Nurture and protection of the children should be the primary roles of every family and society. In this day and age it is more and more important to be open minded and take responsibility and not just for our own.
|"Never were rights of man so disregarded as in the case of the child.” Maria Montessori
While still living in the Netherlands I used to work for a nationwide organisation against child abuse. Lecturing in hospitals, schools as well as organisations like the Rotary or women's organisations. I travelled a lot in these days and noticed that even professionals had a tendency to think that these things were more prevalent in the so-called “backward’ and lesser educated rural areas than in the more intellectual circles of the inner cities of Amsterdam or the Hague where they themselves had their homes. And vice versa: when invited by the women’s group in the village where I lived, I was told that they expected city-people to treat their children far worse, because in the rural areas where everybody knows everybody, social control would help prevent atrocities. Both points of view made sense but what struck me in these discussions went much deeper than the right or wrong of these statements.
What was underlying was another phenomenon: a difficulty to accept uncomfortable truths about our own environment and culture. On the one hand that is a blessing since it helps us cope with things we may not (yet) be able to deal with but it is also a curse because we lose so much precious time in the shadow of our own shame and fear. Traumatic events do take time to heal and in many a case there will always be some scars left. But unless we are prepared to move beyond them, they may preoccupy the rest of our lives and that of our children.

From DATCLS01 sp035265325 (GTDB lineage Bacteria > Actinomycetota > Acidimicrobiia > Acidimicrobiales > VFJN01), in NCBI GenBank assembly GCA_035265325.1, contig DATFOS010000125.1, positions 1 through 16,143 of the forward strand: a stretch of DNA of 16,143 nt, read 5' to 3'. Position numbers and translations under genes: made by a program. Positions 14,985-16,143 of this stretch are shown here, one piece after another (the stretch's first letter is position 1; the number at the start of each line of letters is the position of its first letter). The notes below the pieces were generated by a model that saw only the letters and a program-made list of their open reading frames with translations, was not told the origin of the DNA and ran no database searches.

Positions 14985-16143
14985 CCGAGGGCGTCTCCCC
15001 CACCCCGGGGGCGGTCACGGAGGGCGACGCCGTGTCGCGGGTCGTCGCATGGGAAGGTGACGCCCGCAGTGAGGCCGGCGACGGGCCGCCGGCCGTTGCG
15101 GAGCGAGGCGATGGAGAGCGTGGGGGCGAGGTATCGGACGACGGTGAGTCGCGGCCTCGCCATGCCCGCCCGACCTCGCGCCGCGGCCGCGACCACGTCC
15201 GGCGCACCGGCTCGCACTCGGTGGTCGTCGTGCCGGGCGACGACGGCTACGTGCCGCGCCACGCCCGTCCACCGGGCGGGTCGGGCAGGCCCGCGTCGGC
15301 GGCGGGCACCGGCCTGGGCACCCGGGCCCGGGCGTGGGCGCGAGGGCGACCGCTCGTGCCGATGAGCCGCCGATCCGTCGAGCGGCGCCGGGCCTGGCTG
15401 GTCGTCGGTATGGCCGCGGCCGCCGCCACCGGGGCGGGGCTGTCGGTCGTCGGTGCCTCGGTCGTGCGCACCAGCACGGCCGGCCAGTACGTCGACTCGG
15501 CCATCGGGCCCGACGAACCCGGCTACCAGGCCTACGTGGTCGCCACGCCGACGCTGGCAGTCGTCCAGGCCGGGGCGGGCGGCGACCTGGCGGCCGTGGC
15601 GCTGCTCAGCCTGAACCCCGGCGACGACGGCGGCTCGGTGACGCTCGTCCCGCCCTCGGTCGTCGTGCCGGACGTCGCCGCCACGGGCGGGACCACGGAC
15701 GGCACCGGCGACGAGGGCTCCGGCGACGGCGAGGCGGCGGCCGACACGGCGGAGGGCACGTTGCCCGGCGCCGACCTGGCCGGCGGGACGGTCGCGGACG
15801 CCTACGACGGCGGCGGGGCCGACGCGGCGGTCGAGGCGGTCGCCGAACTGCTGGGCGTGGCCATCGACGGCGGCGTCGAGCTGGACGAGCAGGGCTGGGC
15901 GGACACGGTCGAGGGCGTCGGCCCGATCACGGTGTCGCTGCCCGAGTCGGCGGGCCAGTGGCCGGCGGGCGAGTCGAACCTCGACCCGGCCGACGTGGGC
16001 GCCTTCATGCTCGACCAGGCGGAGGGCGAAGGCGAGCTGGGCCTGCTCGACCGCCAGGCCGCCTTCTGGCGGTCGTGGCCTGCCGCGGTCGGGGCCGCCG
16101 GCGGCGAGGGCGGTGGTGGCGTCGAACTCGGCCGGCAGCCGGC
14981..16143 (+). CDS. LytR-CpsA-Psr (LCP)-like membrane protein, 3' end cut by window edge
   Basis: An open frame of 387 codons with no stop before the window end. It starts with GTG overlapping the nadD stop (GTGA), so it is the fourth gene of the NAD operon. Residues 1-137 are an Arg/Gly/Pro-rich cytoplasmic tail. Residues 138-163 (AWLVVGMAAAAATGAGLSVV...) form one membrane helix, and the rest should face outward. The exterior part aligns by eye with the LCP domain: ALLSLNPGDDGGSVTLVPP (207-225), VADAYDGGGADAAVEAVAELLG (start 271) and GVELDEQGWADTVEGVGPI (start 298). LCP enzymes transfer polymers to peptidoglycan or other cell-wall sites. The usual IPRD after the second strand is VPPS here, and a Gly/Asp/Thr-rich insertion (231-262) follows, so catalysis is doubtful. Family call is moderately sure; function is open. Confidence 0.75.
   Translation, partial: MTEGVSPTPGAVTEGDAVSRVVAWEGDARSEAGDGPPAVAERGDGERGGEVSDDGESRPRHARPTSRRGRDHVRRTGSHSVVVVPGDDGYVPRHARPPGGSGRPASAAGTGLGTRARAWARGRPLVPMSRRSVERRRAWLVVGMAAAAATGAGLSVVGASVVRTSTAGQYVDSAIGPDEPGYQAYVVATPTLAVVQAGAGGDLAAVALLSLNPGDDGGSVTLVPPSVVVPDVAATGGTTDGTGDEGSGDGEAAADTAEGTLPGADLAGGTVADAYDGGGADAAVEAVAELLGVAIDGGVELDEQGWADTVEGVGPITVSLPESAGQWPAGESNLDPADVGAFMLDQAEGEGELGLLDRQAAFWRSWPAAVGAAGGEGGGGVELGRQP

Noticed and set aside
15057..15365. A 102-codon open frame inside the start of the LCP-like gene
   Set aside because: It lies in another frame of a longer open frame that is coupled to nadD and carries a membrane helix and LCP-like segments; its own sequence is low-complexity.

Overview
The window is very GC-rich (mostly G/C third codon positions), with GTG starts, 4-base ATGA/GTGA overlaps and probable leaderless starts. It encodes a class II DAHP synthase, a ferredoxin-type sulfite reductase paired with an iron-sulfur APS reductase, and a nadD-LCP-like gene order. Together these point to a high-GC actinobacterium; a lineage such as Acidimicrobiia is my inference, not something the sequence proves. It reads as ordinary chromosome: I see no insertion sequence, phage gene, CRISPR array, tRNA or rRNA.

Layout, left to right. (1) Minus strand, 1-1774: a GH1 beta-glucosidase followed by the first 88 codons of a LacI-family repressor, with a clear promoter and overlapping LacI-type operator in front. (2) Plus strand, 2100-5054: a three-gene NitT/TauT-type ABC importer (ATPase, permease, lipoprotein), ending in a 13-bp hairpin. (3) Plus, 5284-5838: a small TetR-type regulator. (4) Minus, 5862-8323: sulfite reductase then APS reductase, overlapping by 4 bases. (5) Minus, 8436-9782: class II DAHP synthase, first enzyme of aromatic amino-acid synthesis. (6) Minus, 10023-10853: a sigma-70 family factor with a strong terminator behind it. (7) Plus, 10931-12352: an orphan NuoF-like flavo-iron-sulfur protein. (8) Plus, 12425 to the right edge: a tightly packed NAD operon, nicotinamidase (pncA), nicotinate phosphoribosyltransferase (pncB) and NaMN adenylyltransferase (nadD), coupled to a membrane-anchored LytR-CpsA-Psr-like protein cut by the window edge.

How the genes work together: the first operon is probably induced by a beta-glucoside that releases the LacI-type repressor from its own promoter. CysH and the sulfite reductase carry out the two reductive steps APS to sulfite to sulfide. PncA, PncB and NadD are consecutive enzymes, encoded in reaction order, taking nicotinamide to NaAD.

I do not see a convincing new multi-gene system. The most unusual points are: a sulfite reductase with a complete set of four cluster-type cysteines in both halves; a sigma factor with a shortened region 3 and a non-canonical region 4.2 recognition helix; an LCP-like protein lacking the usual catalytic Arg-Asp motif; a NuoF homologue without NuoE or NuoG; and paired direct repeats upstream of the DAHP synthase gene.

|"Almost everything we do is insignificant but it is very important that we do it." Mahatma Gandhi
With the nervous and immune systems chemically linked, our emotions naturally affect the whole body. But in order to express and resolve emotions such as grief and anger we need to feel safe. Unfortunately safety is often the one thing that an abused child will have a hard time finding. Research done by the American National Institute of Mental Health found that sexually abused people who have been unable to express their emotions about the abuse often end up with such high levels of adrenalin that the neurons in areas crucial for memory and thinking are affected to such an extent that normal development– especially the development of the left hemisphere of the brain - is hampered.
These studies put into place what I intuitively had come to know just by working with severely traumatised clients. There was a tendency to not remember! Not merely the facts about the abuse – but in general. Even simple, unthreatening events that had just occurred in their adult lives disappeared. They often experienced that as “weird” and felt they were less reliable than other people. Which was another valid reason for them not to trust their environment – including their therapist – because they feared to be too susceptible to suggestion.
|"Every exit is an entry somewhere." Tom Stoppard
One of the advantages of the Listening Training as a method to recover from childhood trauma and stress, is that recovery can take place without having ‘to go there again’. There is no one telling you what may or may not have happened, no one analysing or probing into the past. There is just the music – just an unbiased Mozart - and you.
This training based on the neuro physiology of the listening process offers a relatively quick and gracious way of accessing the subconscious and restore what needs to be restored. By retrieving those literally lost frequencies of your youth, you will experience what the lack of a harmonious childhood did to you. And from then on - enjoy the difference!
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